The hubby and I typically owe Uncle Sam every April 15. Usually not much, but some. We also tend to file for an extension. This is because I fill out our joint return and I have other things taking up my time during the first three-and-a-half months of the year. The six-month delay afforded by submission of Form 4868 also gives me, a sole proprietor, extra time to max out my prior-year contribution to my self-employed retirement account. If you are in the same do-it-later situation as the hubby and I, welcome to a pretty large club. Around 10 million... Read more →

It's not just federal taxpayers who are turning in droves to electronic filing. State tax e-filing also is growing in popularity. Electronically submitted returns this filing season account for 93 percent of state individual income tax filings, Ronald Alt, a researcher at the Federation of Tax Administrators, told Stateline. That's up 4 percent over last year as of mid-March. A key reason for the growth of e-filing at the state level is that so many states make it so easy. They also make it free, either via direct filing with the states' tax departments or through partnerships with private tax... Read more →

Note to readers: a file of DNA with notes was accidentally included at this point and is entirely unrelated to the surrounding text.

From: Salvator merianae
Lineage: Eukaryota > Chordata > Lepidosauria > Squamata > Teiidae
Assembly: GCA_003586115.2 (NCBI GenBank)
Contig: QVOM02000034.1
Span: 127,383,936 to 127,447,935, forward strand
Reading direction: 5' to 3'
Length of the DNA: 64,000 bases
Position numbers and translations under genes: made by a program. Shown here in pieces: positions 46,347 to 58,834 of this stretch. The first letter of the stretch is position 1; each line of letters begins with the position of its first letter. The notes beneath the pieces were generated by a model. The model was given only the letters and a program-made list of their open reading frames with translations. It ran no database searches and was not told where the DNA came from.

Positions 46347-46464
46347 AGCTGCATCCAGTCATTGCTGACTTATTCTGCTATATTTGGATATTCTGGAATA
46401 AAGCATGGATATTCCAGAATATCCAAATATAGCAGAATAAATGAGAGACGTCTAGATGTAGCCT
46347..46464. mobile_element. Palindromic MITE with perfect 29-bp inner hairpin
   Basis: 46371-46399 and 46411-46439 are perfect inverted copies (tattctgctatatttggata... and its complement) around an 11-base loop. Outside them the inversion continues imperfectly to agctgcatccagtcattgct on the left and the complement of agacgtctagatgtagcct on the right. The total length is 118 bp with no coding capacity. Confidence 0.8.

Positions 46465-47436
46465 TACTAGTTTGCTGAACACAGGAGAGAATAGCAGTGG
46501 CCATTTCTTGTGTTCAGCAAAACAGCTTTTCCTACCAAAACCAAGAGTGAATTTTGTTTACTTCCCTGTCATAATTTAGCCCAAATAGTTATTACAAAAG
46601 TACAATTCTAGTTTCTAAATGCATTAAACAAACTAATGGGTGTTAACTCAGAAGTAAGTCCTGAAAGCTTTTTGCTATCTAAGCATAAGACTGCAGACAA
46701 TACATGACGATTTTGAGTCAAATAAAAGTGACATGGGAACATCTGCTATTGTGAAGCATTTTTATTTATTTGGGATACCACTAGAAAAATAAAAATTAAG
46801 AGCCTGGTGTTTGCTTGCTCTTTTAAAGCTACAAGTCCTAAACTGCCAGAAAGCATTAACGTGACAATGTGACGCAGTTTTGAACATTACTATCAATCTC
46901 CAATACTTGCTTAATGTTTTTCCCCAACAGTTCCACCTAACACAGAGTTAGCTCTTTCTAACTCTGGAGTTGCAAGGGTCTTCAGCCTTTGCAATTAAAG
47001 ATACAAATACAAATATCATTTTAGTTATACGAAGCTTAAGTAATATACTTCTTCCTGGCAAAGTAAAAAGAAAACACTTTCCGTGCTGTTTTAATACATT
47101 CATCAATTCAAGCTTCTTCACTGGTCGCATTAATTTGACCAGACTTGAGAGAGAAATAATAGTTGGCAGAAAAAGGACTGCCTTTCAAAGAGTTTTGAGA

Thank you, thank you very much. OK, Internal Revenue Service Commissioner John Koskinen didn't exactly do his best Elvis Presley impersonation. But the sentiment was there in the email that the IRS chief sent Friday, April 11, afternoon to the overall tax community. Many tax professionals say it's the first time they can recall such a thank you being sent by IRS brass to all those involved in getting returns completed and submitted. Here's Koskinen message: "With the end of the filing season just a few days away, I want to take a moment to thank all the tax professionals... Read more →